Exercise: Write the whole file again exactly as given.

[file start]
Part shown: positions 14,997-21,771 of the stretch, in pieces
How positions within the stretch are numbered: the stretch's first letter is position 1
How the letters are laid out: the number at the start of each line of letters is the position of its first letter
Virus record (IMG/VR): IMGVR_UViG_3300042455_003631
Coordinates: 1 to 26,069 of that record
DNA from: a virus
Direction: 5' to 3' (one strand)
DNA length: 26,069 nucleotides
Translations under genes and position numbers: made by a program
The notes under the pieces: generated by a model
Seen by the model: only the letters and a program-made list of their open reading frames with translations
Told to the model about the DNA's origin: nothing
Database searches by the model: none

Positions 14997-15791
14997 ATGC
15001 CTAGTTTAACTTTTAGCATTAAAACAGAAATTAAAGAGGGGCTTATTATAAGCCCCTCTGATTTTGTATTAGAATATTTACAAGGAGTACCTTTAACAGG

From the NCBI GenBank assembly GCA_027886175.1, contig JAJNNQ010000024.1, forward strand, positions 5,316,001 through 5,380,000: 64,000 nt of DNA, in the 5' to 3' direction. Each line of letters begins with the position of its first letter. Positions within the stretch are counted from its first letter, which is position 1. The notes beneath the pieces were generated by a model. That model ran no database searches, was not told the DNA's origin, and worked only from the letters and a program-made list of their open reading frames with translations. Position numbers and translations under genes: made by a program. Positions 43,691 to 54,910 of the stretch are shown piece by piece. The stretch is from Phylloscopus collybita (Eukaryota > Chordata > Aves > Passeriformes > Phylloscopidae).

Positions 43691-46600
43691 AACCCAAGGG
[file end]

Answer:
Part shown: positions 14,997-21,771 of the stretch, in pieces
How positions within the stretch are numbered: the stretch's first letter is position 1
How the letters are laid out: the number at the start of each line of letters is the position of its first letter
Virus record (IMG/VR): IMGVR_UViG_3300042455_003631
Coordinates: 1 to 26,069 of that record
DNA from: a virus
Direction: 5' to 3' (one strand)
DNA length: 26,069 nucleotides
Translations under genes and position numbers: made by a program
The notes under the pieces: generated by a model
Seen by the model: only the letters and a program-made list of their open reading frames with translations
Told to the model about the DNA's origin: nothing
Database searches by the model: none

Positions 14997-15791
14997 ATGC
15001 CTAGTTTAACTTTTAGCATTAAAACAGAAATTAAAGAGGGGCTTATTATAAGCCCCTCTGATTTTGTATTAGAATATTTACAAGGAGTACCTTTAACAGG

From the NCBI GenBank assembly GCA_027886175.1, contig JAJNNQ010000024.1, forward strand, positions 5,316,001 through 5,380,000: 64,000 nt of DNA, in the 5' to 3' direction. Each line of letters begins with the position of its first letter. Positions within the stretch are counted from its first letter, which is position 1. The notes beneath the pieces were generated by a model. That model ran no database searches, was not told the DNA's origin, and worked only from the letters and a program-made list of their open reading frames with translations. Position numbers and translations under genes: made by a program. Positions 43,691 to 54,910 of the stretch are shown piece by piece. The stretch is from Phylloscopus collybita (Eukaryota > Chordata > Aves > Passeriformes > Phylloscopidae).

Positions 43691-46600
43691 AACCCAAGGG